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‘Complacency kills’ as cost of dog attacks on livestock in Wales more than doubles

26 Feb 2024 6 minute read
A dog in a field of sheep. Photo by Ulrike Mai from Pixabay

Complacency among some dog owners alongside an inability to control their pets has seen dog attacks on Welsh livestock cost an estimated £883,000 last year, more than double the 2022 cost (£439,000) latest figures reveal.

The shocking statistics comes as NFU Mutual’s latest survey of over 1,100 dog owners released today (Monday 26 February) found more people were letting their dogs off leads in the countryside last year than in 2022, 68% and 64% respectively.

Worryingly, less than half (49%) said their pet always comes back when called.

Rise in cases

Almost eight percent admitted their dog chases livestock but 46% believed their dog was not capable of causing the death or injury of farm animals. More than half (54%) felt they did not need to take active measures to prevent their dog from chasing.

If present at an attack, 57% of dog owners would intervene to stop it, 22% would report it to a local farmer and 11% would call the police.

Across the UK, dog attacks on livestock were estimated to cost £2.4 million last year, up nearly 30% compared to the previous year

It comes as the Dogs (Protection of Livestock) (Amendment) Bill is making its way through parliament. NFU Mutual welcomes this Bill, which improves powers available to police for dealing with dog attacks on livestock.


Owen Suckley, NFU Mutual Wales Manager, said: “The shocking increase in the Welsh cost of dog attacks on livestock is incredibly alarming news for farmers, especially as the 2024 lambing season gets underway and pregnant ewes and newborn lambs are vulnerable.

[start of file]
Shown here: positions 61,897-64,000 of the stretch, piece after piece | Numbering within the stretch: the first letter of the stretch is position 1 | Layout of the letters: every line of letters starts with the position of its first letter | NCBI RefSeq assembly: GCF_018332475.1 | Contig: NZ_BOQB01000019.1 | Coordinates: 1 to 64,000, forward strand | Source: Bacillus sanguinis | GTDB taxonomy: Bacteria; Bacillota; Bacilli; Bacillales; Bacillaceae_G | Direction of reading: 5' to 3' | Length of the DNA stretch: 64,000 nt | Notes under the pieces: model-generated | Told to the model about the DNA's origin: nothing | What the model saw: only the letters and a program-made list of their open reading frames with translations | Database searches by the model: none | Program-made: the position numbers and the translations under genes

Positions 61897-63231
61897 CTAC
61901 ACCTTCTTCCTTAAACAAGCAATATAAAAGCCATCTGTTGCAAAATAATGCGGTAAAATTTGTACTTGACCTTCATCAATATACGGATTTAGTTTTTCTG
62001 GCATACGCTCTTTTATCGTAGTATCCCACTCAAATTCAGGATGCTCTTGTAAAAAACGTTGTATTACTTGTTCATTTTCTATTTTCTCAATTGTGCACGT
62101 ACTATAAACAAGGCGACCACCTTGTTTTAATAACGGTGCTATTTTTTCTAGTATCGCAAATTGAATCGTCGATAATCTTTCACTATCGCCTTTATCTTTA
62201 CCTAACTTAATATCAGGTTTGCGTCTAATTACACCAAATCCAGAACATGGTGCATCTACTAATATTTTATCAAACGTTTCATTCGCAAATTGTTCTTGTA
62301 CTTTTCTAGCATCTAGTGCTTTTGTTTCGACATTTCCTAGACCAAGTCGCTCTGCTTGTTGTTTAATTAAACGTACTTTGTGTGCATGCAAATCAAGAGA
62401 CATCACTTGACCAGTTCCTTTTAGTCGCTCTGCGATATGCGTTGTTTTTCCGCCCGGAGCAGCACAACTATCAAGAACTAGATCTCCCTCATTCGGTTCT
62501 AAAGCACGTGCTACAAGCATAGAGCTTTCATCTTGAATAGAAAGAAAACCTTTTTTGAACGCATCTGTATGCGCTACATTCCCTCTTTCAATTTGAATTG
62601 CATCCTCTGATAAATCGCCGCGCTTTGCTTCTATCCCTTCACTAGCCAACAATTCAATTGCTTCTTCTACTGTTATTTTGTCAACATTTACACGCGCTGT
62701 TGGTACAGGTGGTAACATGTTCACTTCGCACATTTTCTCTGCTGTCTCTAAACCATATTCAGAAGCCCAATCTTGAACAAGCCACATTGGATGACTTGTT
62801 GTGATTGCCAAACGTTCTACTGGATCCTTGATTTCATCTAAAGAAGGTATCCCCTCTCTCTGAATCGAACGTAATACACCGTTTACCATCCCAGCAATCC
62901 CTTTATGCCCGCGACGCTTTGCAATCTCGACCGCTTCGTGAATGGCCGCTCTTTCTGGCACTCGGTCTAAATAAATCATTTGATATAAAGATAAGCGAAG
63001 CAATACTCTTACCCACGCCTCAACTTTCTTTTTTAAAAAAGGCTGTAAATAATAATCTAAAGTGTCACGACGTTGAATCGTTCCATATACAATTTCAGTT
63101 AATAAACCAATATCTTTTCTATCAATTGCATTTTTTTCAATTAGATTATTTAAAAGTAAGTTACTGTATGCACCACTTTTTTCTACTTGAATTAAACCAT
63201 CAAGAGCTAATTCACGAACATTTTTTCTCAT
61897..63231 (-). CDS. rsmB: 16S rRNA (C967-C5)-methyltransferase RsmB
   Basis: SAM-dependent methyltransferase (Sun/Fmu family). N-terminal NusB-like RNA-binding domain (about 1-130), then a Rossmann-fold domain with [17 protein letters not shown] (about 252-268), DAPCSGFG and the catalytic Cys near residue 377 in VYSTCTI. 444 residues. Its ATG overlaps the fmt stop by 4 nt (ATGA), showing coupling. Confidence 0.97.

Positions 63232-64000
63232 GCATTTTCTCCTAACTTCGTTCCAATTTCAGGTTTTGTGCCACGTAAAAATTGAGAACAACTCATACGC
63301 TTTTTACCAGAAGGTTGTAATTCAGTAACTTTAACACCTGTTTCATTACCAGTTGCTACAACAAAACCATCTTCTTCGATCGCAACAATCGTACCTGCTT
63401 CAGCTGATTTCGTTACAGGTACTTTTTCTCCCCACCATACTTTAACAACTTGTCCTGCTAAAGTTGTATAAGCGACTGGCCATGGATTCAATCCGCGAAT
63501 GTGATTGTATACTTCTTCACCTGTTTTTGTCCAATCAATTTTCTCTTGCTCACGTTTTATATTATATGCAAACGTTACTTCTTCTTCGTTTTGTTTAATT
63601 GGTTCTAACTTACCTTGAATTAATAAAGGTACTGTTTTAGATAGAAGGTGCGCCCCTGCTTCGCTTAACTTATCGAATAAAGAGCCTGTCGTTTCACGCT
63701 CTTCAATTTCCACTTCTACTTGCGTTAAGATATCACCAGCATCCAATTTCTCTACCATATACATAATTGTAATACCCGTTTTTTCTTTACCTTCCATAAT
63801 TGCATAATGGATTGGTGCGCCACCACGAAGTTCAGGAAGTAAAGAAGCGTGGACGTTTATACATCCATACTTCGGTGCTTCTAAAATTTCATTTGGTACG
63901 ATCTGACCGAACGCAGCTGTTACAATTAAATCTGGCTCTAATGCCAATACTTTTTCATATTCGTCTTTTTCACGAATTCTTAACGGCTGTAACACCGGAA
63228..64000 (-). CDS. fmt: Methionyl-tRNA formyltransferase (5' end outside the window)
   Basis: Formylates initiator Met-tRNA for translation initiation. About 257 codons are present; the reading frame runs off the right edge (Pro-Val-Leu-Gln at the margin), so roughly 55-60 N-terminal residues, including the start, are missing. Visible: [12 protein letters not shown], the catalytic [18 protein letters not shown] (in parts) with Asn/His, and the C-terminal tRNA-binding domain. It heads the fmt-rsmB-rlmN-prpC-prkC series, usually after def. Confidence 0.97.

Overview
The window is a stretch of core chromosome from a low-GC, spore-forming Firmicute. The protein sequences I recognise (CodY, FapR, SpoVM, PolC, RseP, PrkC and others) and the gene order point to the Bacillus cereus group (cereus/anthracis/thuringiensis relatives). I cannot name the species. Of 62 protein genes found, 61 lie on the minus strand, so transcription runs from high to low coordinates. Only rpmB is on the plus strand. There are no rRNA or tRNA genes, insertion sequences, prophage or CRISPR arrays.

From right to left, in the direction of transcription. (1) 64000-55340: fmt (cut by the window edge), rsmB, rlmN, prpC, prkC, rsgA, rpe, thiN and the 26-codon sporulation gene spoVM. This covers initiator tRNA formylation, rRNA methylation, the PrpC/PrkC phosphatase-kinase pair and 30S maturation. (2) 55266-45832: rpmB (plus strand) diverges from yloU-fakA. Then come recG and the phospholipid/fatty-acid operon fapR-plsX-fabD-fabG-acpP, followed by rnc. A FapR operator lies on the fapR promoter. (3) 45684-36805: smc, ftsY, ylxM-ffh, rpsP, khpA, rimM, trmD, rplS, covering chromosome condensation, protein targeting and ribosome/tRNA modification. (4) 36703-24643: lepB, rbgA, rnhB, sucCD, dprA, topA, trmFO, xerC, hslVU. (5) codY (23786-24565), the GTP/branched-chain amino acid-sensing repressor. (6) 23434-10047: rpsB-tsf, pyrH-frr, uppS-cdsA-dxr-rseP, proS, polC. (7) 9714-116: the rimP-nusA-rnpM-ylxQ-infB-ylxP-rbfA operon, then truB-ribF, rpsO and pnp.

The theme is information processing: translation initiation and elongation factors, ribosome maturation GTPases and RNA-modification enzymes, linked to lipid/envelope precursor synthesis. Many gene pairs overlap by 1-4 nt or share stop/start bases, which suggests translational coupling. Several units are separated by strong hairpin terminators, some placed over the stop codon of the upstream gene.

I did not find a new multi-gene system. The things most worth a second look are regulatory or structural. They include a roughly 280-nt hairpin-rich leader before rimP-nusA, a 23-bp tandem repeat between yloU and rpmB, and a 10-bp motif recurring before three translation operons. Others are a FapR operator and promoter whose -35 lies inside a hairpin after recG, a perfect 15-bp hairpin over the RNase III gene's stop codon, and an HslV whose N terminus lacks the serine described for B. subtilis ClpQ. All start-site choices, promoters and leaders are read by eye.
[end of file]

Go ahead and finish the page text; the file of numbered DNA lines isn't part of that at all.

“We’ve heard reports from farmers about the complacency and naivety of some dog owners who regularly allow their pets to roam off-lead in the countryside, seemingly unaware of the carnage the dog could cause, then are horrified when an attack happens.

“There have also been incidences where dogs have chased, injured and killed sheep and the owner is nowhere to be seen.

“Farmers are also living in fear of repeat attacks, which cause horrific and needless suffering to livestock and can traumatise all involved dealing with the aftermath.

“All dogs are capable of chasing, attacking and killing farm animals, regardless of breed, size or temperament.

“We’re urging all dog owners to be responsible for their pet and keep them on a lead when walked anywhere near livestock. If there is an attack, it is important people accept responsibility and report it, to a local farmer and the police, so that the injured animals are not left suffering in pain.”

“Daily basis”

Rob Taylor, Wales Rural and Wildlife Police Crime Coordinator and NPCC Livestock lead, added: “Ever since I started the first dedicated police rural crime team in North Wales in 2013, we have witnessed on a daily basis the devastating impact of livestock attacks by dogs and the effect of irresponsible dog ownership on our rural communities.

“Campaigns and awareness have a limited effect, as some dog owners just simply don’t heed our warnings and the attacks continue, as evidenced by the recent statistics from NFU Mutual.

“Over several years we have been engaged and worked with the UK government and DEFRA to seek a new and effective up to date law, to aid police investigations, protect farmers, livestock and ultimately bring those irresponsible dog owners to justice.

“We are hopeful that a recent private members bill will be successful this year and that we can make a big step forward in utilising this new law and reducing the impact that livestock worrying has on our farming communities here in Wales.”